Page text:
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Tue, Oct

Typography

Historically, football and cricket, as is the case is in most Caribbean countries, are the most popular sports in Trinidad and Tobago.

Starting from their foundation days at Arima Boys RC primary school, brothers Kevin Molino and Kevon Cooper - national players in football and cricket respectively - have passionately pursued both sports before their undeniable talents forced them to make a choice between the two.

“In primary school, me and Kevon played cricket and football regularly with all the boys,” said Orlando City midfielder Molino, who took the surname of his mother.

“One of the boys was Sunil Narine, who I always thought from our younger days, would have been a cricket star. I particularly enjoyed fielding more than batting and bowling.”

Cooper, over six feet tall, not surprisingly noted that he was a striker during his football days.

“At Arima RC up until age 16 when I joined the Queen’s Park cricket club, football was my game,” Cooper said. “Arima won the school championship twice and when I joined FC Santa Rosa we also won the Milo Cup. Later when I made the Trinidad Under-19 cricket team in 2008, I fully focussed on my cricket career.”

Given the glare the modern media puts on professional athletes, the jovial brothers were quite keen to be interviewed and open about their past and ambitions.

Cooper, skillful with the bat and ball, was a crucial member of the Trinidad and Tobago Red Force that won the 2015 Nagico Super50 Tournament on home soil and was also instrumental with the now disbanded TT Twenty20 team that dominated regional cricket before the Caribbean Premier League (CPL) was introduced. Despite being an IPL regular at the peak of his game, Cooper has never feature for the West Indies but he was unfazed. “At the end of the day, selectors have their job to do (and) I have mine to do. Yes it’s a bit disappointing (not to have played for West Indies) when I was playing well, but I still have to carry on my career in IPL and other T20 leagues, keep performing and everything will take care of itself,” Cooper declared.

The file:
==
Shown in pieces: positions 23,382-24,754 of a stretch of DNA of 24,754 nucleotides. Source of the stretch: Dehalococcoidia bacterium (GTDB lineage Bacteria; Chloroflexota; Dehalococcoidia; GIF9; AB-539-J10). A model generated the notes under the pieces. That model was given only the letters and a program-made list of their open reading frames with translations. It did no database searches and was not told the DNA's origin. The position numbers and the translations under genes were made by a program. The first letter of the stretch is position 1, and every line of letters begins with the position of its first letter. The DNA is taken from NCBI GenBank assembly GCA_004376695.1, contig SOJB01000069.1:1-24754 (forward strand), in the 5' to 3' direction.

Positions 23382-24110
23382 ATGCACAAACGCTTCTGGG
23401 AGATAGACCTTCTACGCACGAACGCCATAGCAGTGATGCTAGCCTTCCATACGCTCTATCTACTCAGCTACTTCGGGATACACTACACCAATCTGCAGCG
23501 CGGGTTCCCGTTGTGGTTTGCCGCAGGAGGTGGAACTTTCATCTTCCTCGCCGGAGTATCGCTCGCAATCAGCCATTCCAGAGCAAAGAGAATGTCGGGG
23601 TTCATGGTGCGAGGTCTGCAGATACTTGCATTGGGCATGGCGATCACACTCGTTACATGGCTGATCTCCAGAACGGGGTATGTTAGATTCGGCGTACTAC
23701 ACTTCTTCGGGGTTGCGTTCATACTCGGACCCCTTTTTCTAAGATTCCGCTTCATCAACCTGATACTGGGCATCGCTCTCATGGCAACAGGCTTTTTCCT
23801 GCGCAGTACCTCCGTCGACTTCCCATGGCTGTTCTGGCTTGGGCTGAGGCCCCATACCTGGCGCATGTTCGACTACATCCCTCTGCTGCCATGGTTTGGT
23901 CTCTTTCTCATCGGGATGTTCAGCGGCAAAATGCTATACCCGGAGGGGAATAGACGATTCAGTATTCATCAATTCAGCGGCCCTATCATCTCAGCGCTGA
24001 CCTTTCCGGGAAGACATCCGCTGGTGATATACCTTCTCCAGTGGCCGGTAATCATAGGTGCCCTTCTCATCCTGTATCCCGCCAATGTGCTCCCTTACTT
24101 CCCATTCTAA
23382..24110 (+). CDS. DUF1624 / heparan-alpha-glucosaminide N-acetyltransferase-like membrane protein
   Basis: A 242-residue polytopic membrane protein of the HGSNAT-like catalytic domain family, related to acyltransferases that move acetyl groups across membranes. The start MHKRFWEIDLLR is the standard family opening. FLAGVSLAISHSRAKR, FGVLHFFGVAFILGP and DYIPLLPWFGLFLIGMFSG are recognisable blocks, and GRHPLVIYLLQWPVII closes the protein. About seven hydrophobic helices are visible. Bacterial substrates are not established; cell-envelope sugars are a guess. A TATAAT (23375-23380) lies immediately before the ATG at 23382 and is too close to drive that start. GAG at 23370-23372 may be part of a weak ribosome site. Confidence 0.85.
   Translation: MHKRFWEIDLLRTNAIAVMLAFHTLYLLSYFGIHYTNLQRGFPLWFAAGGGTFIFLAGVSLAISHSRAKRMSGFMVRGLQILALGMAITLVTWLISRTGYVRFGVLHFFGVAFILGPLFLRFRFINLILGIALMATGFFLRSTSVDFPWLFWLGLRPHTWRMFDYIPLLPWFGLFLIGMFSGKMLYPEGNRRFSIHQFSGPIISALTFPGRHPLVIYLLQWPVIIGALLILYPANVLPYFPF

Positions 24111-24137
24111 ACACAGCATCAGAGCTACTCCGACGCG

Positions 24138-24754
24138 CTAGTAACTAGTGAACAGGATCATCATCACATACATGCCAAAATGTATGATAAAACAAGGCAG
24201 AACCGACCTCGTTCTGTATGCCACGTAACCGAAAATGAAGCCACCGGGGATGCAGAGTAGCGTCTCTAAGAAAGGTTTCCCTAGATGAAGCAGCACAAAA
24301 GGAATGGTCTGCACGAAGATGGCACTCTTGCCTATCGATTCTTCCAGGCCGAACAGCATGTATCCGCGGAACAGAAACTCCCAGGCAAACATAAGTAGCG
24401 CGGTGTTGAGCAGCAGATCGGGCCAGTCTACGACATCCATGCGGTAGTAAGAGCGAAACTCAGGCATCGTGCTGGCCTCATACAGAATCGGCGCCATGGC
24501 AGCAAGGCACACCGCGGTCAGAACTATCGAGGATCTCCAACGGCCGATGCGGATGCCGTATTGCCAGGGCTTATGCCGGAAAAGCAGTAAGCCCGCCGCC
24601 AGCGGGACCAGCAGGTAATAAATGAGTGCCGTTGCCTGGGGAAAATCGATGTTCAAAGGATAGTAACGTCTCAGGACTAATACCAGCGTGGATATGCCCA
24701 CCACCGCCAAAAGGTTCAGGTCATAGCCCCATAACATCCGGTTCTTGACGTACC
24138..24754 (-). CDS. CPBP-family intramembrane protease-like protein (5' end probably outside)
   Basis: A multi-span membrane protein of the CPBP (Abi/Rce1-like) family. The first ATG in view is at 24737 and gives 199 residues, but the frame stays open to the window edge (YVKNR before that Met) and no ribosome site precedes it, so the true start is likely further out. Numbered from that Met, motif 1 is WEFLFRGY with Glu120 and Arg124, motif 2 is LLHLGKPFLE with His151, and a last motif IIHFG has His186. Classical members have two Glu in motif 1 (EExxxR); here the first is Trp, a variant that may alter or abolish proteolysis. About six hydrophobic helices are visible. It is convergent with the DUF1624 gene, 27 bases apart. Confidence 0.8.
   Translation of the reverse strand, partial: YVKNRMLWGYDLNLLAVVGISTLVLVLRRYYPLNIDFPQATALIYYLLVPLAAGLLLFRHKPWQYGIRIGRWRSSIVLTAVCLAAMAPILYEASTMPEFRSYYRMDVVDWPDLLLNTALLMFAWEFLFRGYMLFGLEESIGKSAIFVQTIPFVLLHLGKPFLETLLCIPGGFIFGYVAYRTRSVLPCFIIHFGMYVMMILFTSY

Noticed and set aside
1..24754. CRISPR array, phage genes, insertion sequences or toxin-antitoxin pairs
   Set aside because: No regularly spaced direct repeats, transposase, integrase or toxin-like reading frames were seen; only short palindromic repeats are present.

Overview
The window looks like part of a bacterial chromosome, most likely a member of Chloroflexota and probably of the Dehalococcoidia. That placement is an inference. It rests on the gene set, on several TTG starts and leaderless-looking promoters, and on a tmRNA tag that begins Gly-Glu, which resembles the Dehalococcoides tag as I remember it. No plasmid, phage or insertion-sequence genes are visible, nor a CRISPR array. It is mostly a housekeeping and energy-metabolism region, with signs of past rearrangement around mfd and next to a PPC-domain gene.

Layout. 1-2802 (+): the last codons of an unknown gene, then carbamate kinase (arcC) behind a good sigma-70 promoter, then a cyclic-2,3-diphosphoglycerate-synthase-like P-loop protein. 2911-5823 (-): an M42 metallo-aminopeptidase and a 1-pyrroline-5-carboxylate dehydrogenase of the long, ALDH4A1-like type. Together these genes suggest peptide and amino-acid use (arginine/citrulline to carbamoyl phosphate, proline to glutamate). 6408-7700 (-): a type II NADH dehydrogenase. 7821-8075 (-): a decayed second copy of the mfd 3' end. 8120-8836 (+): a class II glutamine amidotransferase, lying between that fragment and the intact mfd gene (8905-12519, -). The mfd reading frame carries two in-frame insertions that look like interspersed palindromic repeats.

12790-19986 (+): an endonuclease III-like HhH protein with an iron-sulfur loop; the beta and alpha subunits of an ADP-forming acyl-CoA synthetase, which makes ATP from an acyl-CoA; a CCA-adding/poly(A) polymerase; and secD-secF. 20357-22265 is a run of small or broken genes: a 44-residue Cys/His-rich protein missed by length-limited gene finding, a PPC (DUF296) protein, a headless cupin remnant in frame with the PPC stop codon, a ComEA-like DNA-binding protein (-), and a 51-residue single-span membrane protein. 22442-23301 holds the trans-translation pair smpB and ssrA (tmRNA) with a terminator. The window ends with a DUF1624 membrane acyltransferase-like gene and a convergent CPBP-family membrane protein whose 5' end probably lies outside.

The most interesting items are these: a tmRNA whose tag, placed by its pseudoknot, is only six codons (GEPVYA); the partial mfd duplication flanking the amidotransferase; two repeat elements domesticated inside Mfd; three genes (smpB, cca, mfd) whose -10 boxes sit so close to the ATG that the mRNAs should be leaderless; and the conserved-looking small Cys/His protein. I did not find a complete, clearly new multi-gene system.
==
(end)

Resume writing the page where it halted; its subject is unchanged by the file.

“Currently I’m just training hard with my club Queen’s Park, working hard on my batting and bowling with coaches because I want to be a cricketer that plays all formats of the game.”

While Cooper continues his ambition to become an even more successful cricketer, Molino is part of Soca Warriors outfit that is trying to rebuild after plummeting due to well publicised controversies since the zenith of participating in the 2006 World Cup.

One of the darkest on-field moments of this period was on November 11th, 2011, when Guyana toppled them 2-1 in a World Cup qualifier, ending the Soca Warriors dream of reaching the 2014 showpiece in Brazil.

After the 2009 FIFA Under-20 World Cup in Egypt, Molino was always pencilled as a potential key national player for the future alongside teammates from that tournament such as Khaleem Hylaand, Sheldon Bateau, Daniel Cyrus and the late Akeem Adams.

Over the next two years, Molino’s ability saw him go on trials in Belgium, Slovakia and famous Dutch Eredivisie club - PSV Eindhoven. Despite not getting a European club contract , Molino is still grateful for the tough initiation period.

“Belgium, Slovakia and PSV reports (trials) were good but a few reasons prevented me from going all the way but the trials were an invaluable experience,” said Molino.

The 24-year-old, set to play alongside former AC Milan and Real Madrid star Kaka this season in the MLS, is undoubtedly making maximum use of his abilities and showed his class at the 2014 Caribbean Cup where this country lose in the final to hosts Jamaica.

“Scoring and doing well for your country is always a wonderful feeling but I couldn’t do it without the team. It was obviously disappointing not to win Caribbean Cup, but I believe the team is headed in the right direction under coach (Stephen) Hart. Once we take upcoming friendlies very serious, anything is possible with this team who really operate as family on and off the field,” he continued.

The former San Juan Jabloteh player, now sporting a blond mohawk, prefers playing in the “hole” but he credits Hart for his recent comfort playing on the flanks.

“Coach Hart told me that a lot of top international players with much skill and pace attributes like myself get more success playing on the flanks compare to midfield where more space is available,” he explained. Orlando City and Soca Warriors fans expect big things from Molino who cites ex-TT skipper Russell Latapy and Spain’s Andres Iniesta as his favourite players.

“All players aspire to move to a big club. Now that I’m at one, I’m just staying patient and humble and hope to simply improve as a player every game I play for Orlando City.”